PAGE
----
A great report for learning more about grass-fed beef

Some great information about grass-fed beef

Posted on Feb 25, 2020 by Jack McCann
Tags: Newsletter

Something that often strikes me is hearing about all the different reasons why people found our farm. Specifically why they made the choice to intentionally include pasture-raised meat and eggs in their family’s diets. A lot of you went on the same journey as I did:

  • Starting with a nagging suspicion that something wasn’t quite right with the grocery meats raised in factory conditions
  • To a desire to learn more about the alternatives
  • To a conscious decision to be a part of something different.

As Betsy and I were learning, we realized that there was a lot of information out there, but it wasn’t always easy to find and sort through. Even the popular documentaries advocating for changes in our food system feel like propaganda the same as the Monsanto sponsored ones arguing on the other side. Between that, social media and the frankly fake marketing information at the local natural food stores, it IS really hard for a consumer to understand the reality of our food production.

Being as closely tied to this way of farming as I am, I get to run across some great primary and secondary sources. I’d like to spend the next couple of posts here writing about a report titled Back to Grass – the Market Potential for US Grassfed Beef. It’s an “industry report” written more for farmers and policy people than eaters looking to learn more but: there’s a TON of information in it, some that was even new to me.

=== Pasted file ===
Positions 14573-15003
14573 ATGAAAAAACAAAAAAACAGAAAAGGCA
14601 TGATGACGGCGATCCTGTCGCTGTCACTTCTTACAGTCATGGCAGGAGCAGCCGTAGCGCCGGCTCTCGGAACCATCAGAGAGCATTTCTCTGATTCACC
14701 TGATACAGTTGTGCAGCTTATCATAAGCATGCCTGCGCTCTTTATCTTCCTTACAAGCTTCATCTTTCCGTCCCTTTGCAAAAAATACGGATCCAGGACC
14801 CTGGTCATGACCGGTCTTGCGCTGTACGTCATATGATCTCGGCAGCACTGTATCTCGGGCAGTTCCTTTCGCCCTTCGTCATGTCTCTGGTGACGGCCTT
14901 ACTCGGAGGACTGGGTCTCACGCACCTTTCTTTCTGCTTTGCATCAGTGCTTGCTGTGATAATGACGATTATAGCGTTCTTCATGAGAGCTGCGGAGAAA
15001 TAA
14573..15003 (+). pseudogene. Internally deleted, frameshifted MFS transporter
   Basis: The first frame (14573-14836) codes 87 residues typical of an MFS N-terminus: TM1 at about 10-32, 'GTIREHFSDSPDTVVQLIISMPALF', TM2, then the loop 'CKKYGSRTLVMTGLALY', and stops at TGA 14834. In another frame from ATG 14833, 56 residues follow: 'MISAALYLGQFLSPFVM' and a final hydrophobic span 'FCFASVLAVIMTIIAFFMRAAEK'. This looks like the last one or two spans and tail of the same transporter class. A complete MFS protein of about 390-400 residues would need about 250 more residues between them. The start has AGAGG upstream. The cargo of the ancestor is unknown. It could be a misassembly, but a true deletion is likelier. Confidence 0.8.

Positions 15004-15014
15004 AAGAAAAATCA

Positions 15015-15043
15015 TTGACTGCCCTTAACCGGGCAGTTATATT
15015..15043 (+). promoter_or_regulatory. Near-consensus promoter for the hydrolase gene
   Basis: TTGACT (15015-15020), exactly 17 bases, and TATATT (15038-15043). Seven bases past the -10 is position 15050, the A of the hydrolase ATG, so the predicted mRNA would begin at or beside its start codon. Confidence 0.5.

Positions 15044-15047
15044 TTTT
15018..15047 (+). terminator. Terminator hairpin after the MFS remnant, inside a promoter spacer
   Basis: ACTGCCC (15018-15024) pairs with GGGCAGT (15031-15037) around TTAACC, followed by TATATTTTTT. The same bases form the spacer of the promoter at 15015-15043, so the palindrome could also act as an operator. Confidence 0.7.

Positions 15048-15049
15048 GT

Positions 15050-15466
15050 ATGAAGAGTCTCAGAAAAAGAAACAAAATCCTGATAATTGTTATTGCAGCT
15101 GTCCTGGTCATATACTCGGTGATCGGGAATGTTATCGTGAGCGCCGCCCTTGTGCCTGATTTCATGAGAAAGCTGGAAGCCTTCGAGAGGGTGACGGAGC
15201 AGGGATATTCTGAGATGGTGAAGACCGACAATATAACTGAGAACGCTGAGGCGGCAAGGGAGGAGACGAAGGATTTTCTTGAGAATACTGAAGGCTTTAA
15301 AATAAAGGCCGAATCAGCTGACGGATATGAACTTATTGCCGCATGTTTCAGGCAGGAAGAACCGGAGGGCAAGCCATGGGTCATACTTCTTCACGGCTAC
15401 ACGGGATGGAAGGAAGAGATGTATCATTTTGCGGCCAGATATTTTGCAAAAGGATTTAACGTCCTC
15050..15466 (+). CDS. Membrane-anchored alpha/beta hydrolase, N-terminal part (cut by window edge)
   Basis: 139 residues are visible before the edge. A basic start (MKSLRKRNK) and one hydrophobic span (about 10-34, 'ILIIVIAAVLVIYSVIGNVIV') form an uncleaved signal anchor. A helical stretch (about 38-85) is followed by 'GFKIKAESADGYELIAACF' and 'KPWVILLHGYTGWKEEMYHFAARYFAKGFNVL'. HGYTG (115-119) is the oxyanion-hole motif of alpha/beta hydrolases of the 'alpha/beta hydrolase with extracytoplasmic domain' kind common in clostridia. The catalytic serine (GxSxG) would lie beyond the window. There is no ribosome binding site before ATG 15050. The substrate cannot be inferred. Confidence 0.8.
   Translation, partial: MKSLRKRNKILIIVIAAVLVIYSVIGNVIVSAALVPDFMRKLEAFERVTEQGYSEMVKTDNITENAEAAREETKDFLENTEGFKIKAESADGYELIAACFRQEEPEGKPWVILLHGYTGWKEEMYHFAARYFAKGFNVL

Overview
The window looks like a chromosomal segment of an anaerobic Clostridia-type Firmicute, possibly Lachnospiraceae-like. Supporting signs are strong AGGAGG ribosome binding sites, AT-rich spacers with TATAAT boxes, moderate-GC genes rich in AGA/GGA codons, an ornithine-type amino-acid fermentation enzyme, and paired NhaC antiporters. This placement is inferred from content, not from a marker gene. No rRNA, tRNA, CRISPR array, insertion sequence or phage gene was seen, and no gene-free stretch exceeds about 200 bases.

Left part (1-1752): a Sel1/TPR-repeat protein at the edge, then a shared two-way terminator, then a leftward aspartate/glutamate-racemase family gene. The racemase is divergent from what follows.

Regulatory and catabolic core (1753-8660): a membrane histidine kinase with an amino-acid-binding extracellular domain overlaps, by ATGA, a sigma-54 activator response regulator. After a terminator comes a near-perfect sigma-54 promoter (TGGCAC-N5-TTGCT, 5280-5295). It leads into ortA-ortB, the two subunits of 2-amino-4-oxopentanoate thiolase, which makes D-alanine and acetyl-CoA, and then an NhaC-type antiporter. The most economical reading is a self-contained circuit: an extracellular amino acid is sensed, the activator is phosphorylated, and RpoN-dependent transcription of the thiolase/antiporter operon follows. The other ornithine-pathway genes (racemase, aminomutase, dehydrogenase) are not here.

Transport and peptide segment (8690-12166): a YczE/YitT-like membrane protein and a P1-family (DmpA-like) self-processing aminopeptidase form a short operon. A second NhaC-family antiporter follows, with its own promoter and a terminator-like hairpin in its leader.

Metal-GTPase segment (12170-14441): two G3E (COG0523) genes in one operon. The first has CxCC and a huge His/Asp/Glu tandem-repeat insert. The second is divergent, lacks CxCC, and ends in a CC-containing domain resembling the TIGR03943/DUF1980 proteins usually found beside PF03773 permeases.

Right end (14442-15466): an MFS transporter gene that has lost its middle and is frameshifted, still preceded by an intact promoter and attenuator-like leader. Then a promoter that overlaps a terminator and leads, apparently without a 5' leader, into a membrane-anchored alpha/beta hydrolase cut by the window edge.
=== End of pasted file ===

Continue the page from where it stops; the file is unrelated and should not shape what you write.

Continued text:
The full unmarked report can be found here. But I’ve also taken the time when I was reading it to highlight the article (for myself) and figured that the highlighted version might make reading a LOT easier for you – you can find the marked up version here.

We’ve written about a lot of these topics before but I found it interesting to read an industry 'business' type report.. I suspect you will as well.

Some interesting stuff

A couple of things that jumped out at me when reading it that you might find interesting:

  • There are so many more farmers raising grass fed beef than there were even 20 year ago. In 1998 there were around 100 notable producers finishing grass-fed cattle in the U.S. In 2016 there were an estimated 3,900(!) . -- if only they were all pasture based!
  • Still, most grass-fed beef you see in stores is imported and you’d never even know it. According to this report, imports account for an estimated 75-80% of total U.S. grass-fed beef sales by value. As long as the imported beef passes through the required USDA-inspected plant, it can be labeled as a “Product of the USA.
  • Animals in feedlots (i.e. not out on pasture like our animals) are fed manufacturing byproducts (including cookie crumbs, sugar beet tops, orange pulp, candy, potato byproducts and potato waste) to reduce feed costs.
  • Rotational grazing (the way we let our animals move from one area to the next as they graze) has been shown to increase forage productivity while increasing soil organic matter, soil fertility and water-holding capacity. In fact, every 1% increase in soil organic matter allows soils to hold between 20,000 and 25,000 more gallons of water per acre (!) It also sequesters carbon in the soil (rather than having it go into the atmosphere)
  • The environmental and public health costs of conventional beef has been estimated to be on the order of billions of dollars (I think if one fully considers climate change, the impact of conventional beef could be much higher -- OUR beef appears to sequester carbon)
  • The scope of the biggest feedlots is just mind-blowing: The largest 66 CAFOs (Concentrated Animal Feeding Operations) accounted for a third of all fed cattle marketed, even though they represented only 0.1% of all feedlots in the U.S.

(Seriously - the report itself has a TON of great information in it)

Over the next couple of posts, I'm going to spend a little time writing about some of these topics and more -- we've taken the time to write about many of these topics in the past but it's been a couple of years since we did it last. And I also wanted to give you the chance to read it for yourselves. This is a great starting point for some conversations AND a great resource for people looking to get a better snapshot for what things are like today!

As always, we'd love to hear what you think!

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